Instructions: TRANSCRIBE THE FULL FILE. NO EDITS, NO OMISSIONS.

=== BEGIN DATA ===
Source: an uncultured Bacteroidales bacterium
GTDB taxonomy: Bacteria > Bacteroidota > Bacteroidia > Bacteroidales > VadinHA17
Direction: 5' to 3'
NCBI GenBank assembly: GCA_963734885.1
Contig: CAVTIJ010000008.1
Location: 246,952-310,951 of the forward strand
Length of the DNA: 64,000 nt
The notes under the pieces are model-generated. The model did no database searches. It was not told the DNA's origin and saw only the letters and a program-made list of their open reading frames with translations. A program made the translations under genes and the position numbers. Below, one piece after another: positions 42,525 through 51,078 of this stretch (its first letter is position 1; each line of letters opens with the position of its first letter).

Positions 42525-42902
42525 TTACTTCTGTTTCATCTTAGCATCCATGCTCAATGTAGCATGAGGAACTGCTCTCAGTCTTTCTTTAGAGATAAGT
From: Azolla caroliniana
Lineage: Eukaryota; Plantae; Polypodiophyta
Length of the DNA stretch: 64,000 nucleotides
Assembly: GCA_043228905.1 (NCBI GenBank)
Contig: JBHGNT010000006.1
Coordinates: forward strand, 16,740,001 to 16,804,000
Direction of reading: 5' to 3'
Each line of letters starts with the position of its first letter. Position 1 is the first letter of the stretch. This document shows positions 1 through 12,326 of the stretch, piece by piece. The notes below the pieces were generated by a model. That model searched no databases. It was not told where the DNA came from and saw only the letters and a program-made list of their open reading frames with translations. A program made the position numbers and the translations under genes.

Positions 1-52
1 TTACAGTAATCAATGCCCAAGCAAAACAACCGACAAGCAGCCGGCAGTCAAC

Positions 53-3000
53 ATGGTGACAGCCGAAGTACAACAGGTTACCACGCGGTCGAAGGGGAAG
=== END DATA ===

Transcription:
Source: an uncultured Bacteroidales bacterium
GTDB taxonomy: Bacteria > Bacteroidota > Bacteroidia > Bacteroidales > VadinHA17
Direction: 5' to 3'
NCBI GenBank assembly: GCA_963734885.1
Contig: CAVTIJ010000008.1
Location: 246,952-310,951 of the forward strand
Length of the DNA: 64,000 nt
The notes under the pieces are model-generated. The model did no database searches. It was not told the DNA's origin and saw only the letters and a program-made list of their open reading frames with translations. A program made the translations under genes and the position numbers. Below, one piece after another: positions 42,525 through 51,078 of this stretch (its first letter is position 1; each line of letters opens with the position of its first letter).

Positions 42525-42902
42525 TTACTTCTGTTTCATCTTAGCATCCATGCTCAATGTAGCATGAGGAACTGCTCTCAGTCTTTCTTTAGAGATAAGT
From: Azolla caroliniana
Lineage: Eukaryota; Plantae; Polypodiophyta
Length of the DNA stretch: 64,000 nucleotides
Assembly: GCA_043228905.1 (NCBI GenBank)
Contig: JBHGNT010000006.1
Coordinates: forward strand, 16,740,001 to 16,804,000
Direction of reading: 5' to 3'
Each line of letters starts with the position of its first letter. Position 1 is the first letter of the stretch. This document shows positions 1 through 12,326 of the stretch, piece by piece. The notes below the pieces were generated by a model. That model searched no databases. It was not told where the DNA came from and saw only the letters and a program-made list of their open reading frames with translations. A program made the position numbers and the translations under genes.

Positions 1-52
1 TTACAGTAATCAATGCCCAAGCAAAACAACCGACAAGCAGCCGGCAGTCAAC

Positions 53-3000
53 ATGGTGACAGCCGAAGTACAACAGGTTACCACGCGGTCGAAGGGGAAG